Physicians’ views on the role of smoking in smoking-related diseases: findings from cross-sectional studies from 1982–2014 in Estonia
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Institute of Family Medicine and Public Health, University of Tartu, Tartu, Estonia
Kersti Pärna   

Institute of Family Medicine and Public Health, University of Tartu, Ravila 19, 50411 Tartu, Estonia
Submission date: 2017-04-19
Acceptance date: 2017-07-12
Publication date: 2017-07-19
Tob. Induc. Dis. 2017;15(July):31
Previous reports have shown that physicians who smoke underestimate the effects of smoking on health and this influences their practice. This study was designed to investigate the views of Estonian physicians on the role of smoking in smoking-related diseases.

Cross-sectional postal surveys were sent to all practising physicians in Estonia in 1982, 2002 and 2014 providing data from 3504, 2694, and 2865 physicians respectively. Data analysis involved calculation of the prevalence of smoking with 95% confidence intervals and calculation of the prevalence of agreement with a causal role of smoking in ischaemic heart disease (IHD), lung cancer and chronic bronchitis. Logistic regression was used to analyse associations between agreement with the statements that smoking is a cause of IHD, lung cancer, chronic bronchitis and study year, smoking status, age group and ethnicity. Fully adjusted odds ratios with 95% confidence intervals were calculated.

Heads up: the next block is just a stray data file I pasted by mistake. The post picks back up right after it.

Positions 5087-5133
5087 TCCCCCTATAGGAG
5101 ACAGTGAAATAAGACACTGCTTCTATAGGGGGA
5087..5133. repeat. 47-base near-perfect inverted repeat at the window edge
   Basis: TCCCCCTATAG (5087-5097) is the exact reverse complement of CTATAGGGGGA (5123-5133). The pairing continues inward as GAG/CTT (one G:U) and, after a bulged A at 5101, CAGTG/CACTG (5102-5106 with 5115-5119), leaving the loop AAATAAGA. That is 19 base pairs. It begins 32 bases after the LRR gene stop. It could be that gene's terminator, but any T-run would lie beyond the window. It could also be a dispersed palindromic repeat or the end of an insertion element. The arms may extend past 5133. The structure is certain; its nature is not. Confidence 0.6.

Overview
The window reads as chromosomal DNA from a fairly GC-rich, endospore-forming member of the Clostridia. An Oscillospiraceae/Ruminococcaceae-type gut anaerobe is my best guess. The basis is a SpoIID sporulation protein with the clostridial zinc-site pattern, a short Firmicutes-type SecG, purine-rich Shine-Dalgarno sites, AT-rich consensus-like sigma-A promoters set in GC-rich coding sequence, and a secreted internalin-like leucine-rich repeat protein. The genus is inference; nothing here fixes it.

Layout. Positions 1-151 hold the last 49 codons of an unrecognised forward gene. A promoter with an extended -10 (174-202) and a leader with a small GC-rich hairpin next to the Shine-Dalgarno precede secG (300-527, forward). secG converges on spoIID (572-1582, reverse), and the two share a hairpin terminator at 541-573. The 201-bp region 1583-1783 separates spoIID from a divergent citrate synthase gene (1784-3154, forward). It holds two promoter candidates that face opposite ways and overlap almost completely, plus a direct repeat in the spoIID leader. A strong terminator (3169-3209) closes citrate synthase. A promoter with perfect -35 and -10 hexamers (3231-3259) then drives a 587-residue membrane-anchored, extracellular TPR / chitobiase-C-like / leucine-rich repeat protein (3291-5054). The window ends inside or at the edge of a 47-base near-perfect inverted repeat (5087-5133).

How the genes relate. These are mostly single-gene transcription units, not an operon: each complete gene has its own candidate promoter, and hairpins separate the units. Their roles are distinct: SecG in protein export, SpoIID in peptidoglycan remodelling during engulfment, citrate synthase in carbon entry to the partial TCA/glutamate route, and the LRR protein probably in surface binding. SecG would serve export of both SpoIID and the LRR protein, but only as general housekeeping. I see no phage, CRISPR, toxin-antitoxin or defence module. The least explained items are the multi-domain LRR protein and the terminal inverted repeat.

The age-standardized prevalence of current smoking among men decreased from 39.6% in 1982 to 14.2% in 2014, and among women from 12.4 to 5.1%, respectively. Compared with 1982, the proportion of physicians agreeing with statements that smoking is a major cause or one of the causes of IHD, lung cancer, or chronic bronchitis was significantly higher in 2002 and 2014. Past and never smokers were more likely to admit a causal role of smoking in lung cancer than smokers. Agreement with a causal role of smoking in IHD and chronic bronchitis was significantly higher among never and past smoking women only. Compared with non-Estonians, the odds ratio indicating agreement with all three statements was significantly higher among Estonians.

From 1982 to 2014, physicians’ attitudes towards the health risks of smoking improved in Estonia. However, their assessment of a causal role of smoking in smoking-related diseases was related to their own smoking habits and ethnicity. A further decline in smoking among Estonian physicians would require special efforts targeted at physicians. Societal pressure from a national policy could support a further decline in the social acceptability of smoking in Estonia and developments in medical education could provide continuing evidence-based information about the health effects of smoking to Estonian physicians.

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